According to the outlet, Nassau County Police arrested a 23-year-old suspect who pleaded guilty to attempted burglary on the Woodward estate on the night of the shooting. However, Woodward was found guilty in the court of public opinion.

Ann Woodward crying in the backseat of a car

Ann Woodward is seen here in a limousine leaving the hospital. (Fred Morgan/NY Daily News Archive)

According to Leamer, it was Capote who found inspiration from the “vicious and horrendous” gossip being spread about Woodward. Leamer noted that Capote, who surrounded himself with a bevy of “swans,” or New York’s elite, wasn’t fond of the former model whom he called “Mrs. Bang Bang.”


Trueman Capote surrounded by his swans

Truman Capote (center) with socialite Jean Murray Vanderbilt (left) and Barbara Babe Paley, circa 1957. (ullstein bild/ullstein bild)

“She had made some nasty gay comments to him,” Leamer alleged. “He was infuriated. That’s when he accused her of murder.”

Capote turned to his typewriter and depicted Woodward as Ann Hopkins, a gold digger who shoots her husband in “La Côte Basque 1965.” Woodward was found dead days before an excerpt was published in Esquire. It is believed Woodward managed to see an advanced copy of Capote’s writing before taking her life.

Leamer alleged Capote “didn’t” feel remorse.

Truman Capote dancing with Marilyn Monroe

Truman Capote is seen here dancing with Marilyn Monroe at El Morocco, circa 1955. (Getty Images)

“Afterward, he went and tried to get more material for his book,” Leamer claimed. “He almost immediately didn’t even give it a grace period. He was a charming, fascinating, brilliant writer. A creative genius. But there was also a nasty quality that cannot be denied. 

“He didn’t have to do this to Ann Woodward. He had the documents. He knew the truth. And she couldn’t sue him for libel because he didn’t use her real name. But everyone knew what it was about. Ann was very distressed and devastated to know this would be out there again, and everybody would read Truman’s words and believe them.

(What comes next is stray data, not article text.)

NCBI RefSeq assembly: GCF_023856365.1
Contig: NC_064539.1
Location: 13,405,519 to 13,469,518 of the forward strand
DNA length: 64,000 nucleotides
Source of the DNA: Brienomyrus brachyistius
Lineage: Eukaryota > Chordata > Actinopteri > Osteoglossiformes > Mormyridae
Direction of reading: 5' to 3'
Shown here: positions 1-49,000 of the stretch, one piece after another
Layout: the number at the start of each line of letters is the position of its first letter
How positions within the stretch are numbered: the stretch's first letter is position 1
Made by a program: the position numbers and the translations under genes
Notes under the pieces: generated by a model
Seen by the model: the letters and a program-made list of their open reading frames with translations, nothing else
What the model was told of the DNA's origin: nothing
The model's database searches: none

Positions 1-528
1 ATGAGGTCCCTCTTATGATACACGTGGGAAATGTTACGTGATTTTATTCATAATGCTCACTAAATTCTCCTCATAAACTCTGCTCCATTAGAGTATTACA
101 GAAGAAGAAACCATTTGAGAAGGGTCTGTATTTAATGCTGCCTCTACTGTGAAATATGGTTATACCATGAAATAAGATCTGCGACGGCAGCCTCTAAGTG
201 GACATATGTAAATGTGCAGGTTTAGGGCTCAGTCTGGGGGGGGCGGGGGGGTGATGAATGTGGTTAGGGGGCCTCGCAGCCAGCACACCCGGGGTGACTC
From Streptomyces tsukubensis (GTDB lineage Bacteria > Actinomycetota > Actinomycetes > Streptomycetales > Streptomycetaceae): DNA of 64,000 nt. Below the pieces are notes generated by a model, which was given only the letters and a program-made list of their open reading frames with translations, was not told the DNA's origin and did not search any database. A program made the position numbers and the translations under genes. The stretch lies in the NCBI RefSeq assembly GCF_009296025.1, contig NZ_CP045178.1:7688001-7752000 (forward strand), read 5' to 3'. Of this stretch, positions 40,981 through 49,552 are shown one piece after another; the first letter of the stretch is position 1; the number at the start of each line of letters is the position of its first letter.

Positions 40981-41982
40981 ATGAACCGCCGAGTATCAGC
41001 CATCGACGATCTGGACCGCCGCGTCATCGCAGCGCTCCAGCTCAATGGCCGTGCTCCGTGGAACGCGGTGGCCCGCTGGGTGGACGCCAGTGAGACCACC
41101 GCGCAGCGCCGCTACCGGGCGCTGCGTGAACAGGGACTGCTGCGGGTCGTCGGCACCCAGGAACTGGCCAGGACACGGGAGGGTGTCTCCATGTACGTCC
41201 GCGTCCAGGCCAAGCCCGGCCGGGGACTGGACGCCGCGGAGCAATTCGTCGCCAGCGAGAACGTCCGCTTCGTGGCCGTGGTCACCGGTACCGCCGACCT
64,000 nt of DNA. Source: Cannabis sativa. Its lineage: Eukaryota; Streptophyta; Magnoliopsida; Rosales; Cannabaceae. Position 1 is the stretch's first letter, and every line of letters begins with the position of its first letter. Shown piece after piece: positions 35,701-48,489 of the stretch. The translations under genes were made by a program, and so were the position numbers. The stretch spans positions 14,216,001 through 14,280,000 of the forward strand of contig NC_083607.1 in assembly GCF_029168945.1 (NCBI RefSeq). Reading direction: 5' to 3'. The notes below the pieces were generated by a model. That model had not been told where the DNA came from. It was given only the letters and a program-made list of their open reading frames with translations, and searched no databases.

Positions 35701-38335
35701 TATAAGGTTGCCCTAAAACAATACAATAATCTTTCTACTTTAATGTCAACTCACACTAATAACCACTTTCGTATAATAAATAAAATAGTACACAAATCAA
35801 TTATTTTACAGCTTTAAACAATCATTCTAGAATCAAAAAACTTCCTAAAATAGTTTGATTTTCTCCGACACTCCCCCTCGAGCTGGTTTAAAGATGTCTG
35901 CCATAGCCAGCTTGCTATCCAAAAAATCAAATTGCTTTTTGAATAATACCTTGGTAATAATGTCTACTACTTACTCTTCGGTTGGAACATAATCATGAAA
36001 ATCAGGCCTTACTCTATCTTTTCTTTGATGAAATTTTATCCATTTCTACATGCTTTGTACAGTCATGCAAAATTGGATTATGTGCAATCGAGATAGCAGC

Truman Capote holding a cigarette

It is believed that Truman Capote called Ann Woodward “Mrs. Bang Bang.” (Getty Images)

“She committed suicide,” Leamer reflected. “But as far as I’m concerned, not legally, but in a virtual sense, Truman murdered her.”

Following Woodward’s death, her mother-in-law allegedly said, “She shot my son, and Truman just murdered her, and so now I suppose we don’t have to worry about that anymore.”


Annd Woodwards two sons looking somber with a male figure

Ann Woodward’s sons, William Woodward III, 11, and James, 7, at the time of the shooting. (Hal Mathewson/NY Daily News Archive via Getty Images)

But the tragedy didn’t end there. Woodward’s sons each jumped to their deaths. Jimmy Woodward died in 1978 at age 31. His older brother, William “Woody” Woodward, died in 1999 at age 54.

Capote, known for “In Cold Blood” and “Breakfast at Tiffany’s,” died in 1984 shortly before his 60th birthday.

Today, Leamer hopes readers will see a new side to Woodward.

Ann Woodward posing in a glamorous dress

Ann Woodward hysterically told police she shot her husband in the darkened hallway between their two bedrooms in the belief that he was a prowler at their Oyster Bay estate. (Getty Images)

“No matter what you do, people may come at you and accuse you of something you didn’t do,” he said. “It’s a tragic thing. People can be so wonderful, but they can also be so disgusting.”

Stephanie Nolasco covers entertainment at